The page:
KPRC 2 in Houston published a story where they put all their frequently asked questions about COVID-19 from viewers. The story included answers to questions like how the virus spreads to testing sites to how ventilators worked. By compiling user feedback and questions in one central place, the station can easily link to it whenever they get questions about coronavirus in the future.
During hectic breaking news coverage, social media is often a go-to place for the latest information, live streams, questions, answers and, unfortunately, misinformation. At Trusting News, we always encourage newsrooms to engage with their users, but now it may be more important than ever. More from this edition can be found here and to receive the tips in your inbox each week click here.
The State highlighted reader’s responses by posting a roundup of people’s comments and reactions to popular news stories that week. When the comment was a question about the facts of the news story or how the journalists put the story together, they answered them. Here is one of the responses provided: “Why did we write this story? The public scrutinizes so many aspects of candidates’ work and lives, and journalists make continual judgment calls about what information is interesting and relevant, and therefore worthy of coverage. Reader feedback about those judgment calls is always welcome.”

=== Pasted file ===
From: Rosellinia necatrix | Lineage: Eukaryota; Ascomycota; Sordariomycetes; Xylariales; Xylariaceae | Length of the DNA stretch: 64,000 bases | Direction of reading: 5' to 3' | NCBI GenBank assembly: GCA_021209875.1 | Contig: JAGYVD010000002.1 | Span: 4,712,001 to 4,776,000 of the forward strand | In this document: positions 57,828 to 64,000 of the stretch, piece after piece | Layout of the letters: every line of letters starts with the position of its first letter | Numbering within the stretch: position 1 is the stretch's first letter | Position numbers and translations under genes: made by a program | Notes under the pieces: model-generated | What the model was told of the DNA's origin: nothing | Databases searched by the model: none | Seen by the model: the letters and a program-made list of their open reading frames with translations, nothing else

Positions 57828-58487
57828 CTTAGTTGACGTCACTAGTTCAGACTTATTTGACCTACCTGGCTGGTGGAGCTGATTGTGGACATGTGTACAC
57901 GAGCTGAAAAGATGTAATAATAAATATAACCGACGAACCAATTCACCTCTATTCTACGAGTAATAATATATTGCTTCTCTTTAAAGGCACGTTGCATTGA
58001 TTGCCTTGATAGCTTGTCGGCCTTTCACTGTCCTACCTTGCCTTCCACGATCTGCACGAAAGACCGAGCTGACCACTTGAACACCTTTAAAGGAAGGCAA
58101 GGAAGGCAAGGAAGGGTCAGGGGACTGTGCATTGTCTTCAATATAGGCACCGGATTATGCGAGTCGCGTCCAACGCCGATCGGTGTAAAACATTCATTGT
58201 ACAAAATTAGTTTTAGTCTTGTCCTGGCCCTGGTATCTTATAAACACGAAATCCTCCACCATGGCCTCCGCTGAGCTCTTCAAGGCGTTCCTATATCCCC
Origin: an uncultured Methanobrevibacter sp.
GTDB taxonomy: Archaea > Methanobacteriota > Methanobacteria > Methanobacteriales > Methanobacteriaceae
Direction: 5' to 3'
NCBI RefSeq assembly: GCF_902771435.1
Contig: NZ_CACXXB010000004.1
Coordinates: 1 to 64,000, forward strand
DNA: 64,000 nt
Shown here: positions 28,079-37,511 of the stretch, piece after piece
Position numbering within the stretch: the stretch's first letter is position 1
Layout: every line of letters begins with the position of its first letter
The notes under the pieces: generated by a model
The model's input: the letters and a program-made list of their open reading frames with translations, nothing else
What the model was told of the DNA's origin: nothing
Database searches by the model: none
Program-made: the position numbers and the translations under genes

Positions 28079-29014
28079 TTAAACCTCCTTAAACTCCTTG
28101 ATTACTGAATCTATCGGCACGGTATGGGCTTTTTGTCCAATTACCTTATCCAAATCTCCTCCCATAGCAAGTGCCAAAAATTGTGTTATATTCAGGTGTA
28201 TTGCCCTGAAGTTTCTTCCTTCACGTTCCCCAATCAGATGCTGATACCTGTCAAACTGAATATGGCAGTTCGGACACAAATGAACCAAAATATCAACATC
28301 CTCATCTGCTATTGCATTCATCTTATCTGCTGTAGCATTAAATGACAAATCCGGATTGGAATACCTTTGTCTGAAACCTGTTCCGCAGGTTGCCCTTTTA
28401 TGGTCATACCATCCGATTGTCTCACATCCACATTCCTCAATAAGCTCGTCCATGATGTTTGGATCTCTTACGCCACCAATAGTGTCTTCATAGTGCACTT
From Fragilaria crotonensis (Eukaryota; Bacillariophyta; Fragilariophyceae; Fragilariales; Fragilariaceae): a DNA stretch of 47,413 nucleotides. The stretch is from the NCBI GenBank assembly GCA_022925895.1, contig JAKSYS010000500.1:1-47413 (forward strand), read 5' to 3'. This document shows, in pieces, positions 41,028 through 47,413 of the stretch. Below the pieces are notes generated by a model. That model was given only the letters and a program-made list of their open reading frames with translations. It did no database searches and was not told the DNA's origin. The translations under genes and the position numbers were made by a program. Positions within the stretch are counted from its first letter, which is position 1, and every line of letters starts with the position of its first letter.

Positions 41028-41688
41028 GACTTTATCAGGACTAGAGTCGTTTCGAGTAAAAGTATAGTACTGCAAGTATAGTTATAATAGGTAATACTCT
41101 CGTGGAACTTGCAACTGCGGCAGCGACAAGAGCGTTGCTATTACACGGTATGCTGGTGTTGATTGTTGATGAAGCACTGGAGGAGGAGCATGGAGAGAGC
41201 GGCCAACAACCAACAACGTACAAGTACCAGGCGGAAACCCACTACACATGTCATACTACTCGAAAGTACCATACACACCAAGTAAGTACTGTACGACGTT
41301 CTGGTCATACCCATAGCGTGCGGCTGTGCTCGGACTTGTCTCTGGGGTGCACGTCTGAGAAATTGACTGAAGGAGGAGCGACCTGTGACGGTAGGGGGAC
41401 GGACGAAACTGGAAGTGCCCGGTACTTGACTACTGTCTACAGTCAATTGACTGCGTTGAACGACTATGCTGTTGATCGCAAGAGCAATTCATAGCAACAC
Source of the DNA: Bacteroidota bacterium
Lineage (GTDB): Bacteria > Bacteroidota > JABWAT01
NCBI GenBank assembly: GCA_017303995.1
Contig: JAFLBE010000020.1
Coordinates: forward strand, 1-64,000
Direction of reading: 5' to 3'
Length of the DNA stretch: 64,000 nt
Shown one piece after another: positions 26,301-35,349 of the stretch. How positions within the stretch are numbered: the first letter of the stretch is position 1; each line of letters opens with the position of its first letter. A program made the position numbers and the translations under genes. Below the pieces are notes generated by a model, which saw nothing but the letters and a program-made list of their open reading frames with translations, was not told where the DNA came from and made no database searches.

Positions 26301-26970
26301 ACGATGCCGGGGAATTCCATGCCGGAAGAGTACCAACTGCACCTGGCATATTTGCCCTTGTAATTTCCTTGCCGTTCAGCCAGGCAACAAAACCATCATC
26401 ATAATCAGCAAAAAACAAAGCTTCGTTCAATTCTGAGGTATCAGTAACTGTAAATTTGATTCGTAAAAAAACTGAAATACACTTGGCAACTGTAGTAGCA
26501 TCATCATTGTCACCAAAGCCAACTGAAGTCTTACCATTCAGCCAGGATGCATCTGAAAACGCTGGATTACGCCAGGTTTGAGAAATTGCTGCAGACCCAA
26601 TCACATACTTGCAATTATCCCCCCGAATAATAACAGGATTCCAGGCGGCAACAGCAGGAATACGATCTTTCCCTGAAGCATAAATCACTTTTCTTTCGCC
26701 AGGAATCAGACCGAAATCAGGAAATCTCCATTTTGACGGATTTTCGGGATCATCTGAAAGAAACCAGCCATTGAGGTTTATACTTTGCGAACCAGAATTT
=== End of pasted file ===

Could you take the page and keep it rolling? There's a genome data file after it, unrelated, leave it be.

The Day used social media and their reporting to connect members of their community. After two women took an ad out in their newspaper looking for a relative, the Day wrote a story about it. After the story published, they found the relative and the Day wrote a follow-up story. When sharing the story link on Facebook the news organization highlighted how their reporting helped reunite the family.